tldr: motivation and discipline are both stimulatory. If you have both, you'll get overstimulated. If you have neither, you'll get understimulated. To maintain the right level of stimulation, decrease motivation to increase discipline and vice versa.
I got inspired by this post and decided to try the recommendations, despite a history of trying to discipline myself and failing. I failed in an interesting way.
What I did: try to increase my discipline by maintaining a low level of discomfort throughout the day. Enough to be constantly aware of it, but not enough to make me ruminate about stopping. This would give me a little more freedom to do things I would otherwise avoid.
The first few days were pretty good, I managed to wake up and go straight for exercise for about 6 days in a row. I visited my grandma (which I usually avoid) and practiced exposure to cold to reduce my energy bill. I was much more in control of myself than usual.
This was a holiday week. Then Monday when my work began, I got up at 7 in the morning after 2 hours of sleep and did the same routine, going out for a run (in the dark) to a calisthenics workout and then an hour of yoga.
Then over the course of the next days I broke down. Today (Thursday) I woke up 5 minutes before my first work meeting so I could pretend-attend it and went back to sleep, while my room is a mess and I'm just eating rice because I can't be bothered to do groceries.
(no worries, this used to happen all the time and I know how to get out of it)
I've taken these observations to define a provisional model of motivation vs discipline.
Before I started the experiment, I was practicing a certain type of renunciation: I would block things that would motivate me. I was in a state of low motivation and low discipline. This felt bad/ineffective.
Then with the experiment I started manually steering myself, bringing me to a state of low motivation and high discipline. This felt good/effective.
My work pulls me in automatically. It's pure motivation. So when I started working on Monday, I was high motivation and high discipline. This triggered the crash, which is bad/ineffective.
Now I dropped the ball on discipline, putting me in a situation where there is high motivation and low discipline. This is my most common situation and it's good/effective.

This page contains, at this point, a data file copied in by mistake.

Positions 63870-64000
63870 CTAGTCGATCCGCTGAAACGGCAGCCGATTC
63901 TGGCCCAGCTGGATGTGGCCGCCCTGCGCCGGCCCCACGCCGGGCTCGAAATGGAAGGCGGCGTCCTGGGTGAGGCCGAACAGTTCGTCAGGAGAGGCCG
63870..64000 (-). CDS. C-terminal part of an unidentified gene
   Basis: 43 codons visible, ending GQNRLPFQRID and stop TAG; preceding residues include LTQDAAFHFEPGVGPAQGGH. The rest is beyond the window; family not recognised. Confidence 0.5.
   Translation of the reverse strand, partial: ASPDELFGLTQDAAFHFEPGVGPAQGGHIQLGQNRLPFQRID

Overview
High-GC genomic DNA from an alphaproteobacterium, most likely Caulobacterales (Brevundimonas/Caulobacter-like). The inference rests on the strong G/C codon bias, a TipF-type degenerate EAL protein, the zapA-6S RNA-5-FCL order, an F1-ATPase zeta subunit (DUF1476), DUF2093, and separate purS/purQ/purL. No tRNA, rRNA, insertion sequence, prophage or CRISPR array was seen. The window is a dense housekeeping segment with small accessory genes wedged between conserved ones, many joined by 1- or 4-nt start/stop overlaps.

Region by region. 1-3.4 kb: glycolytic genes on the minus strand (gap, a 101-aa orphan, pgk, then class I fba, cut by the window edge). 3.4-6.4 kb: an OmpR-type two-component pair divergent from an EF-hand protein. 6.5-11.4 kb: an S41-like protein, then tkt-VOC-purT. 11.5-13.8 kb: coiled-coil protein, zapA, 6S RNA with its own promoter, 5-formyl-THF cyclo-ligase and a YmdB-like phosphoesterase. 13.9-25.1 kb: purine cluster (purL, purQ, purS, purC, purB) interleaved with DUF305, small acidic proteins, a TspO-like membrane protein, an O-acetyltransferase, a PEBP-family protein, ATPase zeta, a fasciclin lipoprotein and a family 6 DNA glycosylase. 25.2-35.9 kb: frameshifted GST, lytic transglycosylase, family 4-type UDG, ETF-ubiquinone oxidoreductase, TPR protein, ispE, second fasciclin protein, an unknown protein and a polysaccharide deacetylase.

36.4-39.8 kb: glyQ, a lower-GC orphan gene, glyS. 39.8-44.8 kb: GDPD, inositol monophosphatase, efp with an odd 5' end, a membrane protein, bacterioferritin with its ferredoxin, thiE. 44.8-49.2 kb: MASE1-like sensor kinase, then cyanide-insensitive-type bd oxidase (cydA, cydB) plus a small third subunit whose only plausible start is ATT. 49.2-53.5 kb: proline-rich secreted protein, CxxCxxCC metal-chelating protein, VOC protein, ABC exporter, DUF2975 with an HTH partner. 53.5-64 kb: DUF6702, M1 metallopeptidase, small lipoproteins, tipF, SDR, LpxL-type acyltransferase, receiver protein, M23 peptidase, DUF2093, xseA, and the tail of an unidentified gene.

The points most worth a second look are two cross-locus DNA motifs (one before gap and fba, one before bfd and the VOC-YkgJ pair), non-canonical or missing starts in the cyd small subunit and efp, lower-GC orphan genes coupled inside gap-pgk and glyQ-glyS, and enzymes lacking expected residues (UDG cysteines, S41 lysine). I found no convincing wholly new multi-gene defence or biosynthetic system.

So my model is as follows: motivation and discipline are both stimulatory. Too high or too low stimulation is bad, there is a sweet spot in the middle (this is an established cogsci fact). Discipline can be seen as "manual" or "artificial" motivation. Renunciation is the opposite of discipline, where you make some motivating things impossible for yourself.
Some people are naturally low on motivation. They benefit from discipline because it brings them closer to the sweet spot. Some people are naturally "just right" on motivation. They benefit from neither discipline nor motivation. Some people are naturally too high on motivation. They benefit from renunciation because it brings them closer to the sweet spot.
And then there's something I'd like to call "motivation replacement therapy", where a medium or high-motivation individual practices both renunciation and discipline, to replace the source of their stimulation from automatic to manual, from S1 to S2.
Going forward, I'll be experimenting with this technique, to see if I can reliably transfer control between S1 and S2 by changing 1) my levels of exposure to motivating things and 2) how much I push myself into discomfort.
Addendum: defining "renunciation"
This does not mean to forcefully keep yourself from doing fun thing X. That would be discipline.
Nearly all of my sources of motivation are on the internet, so what I do instead is to lock up my laptop in a bag with a padlock, and put the key in a time-locked box. This way I don't need to exert any effort to keep myself from fun thing X, it is simply not available to me.
Another way is to go to a meditation retreat, where fun things are sufficiently far away that your (short term oriented) motivation simply doesn't flare up for it.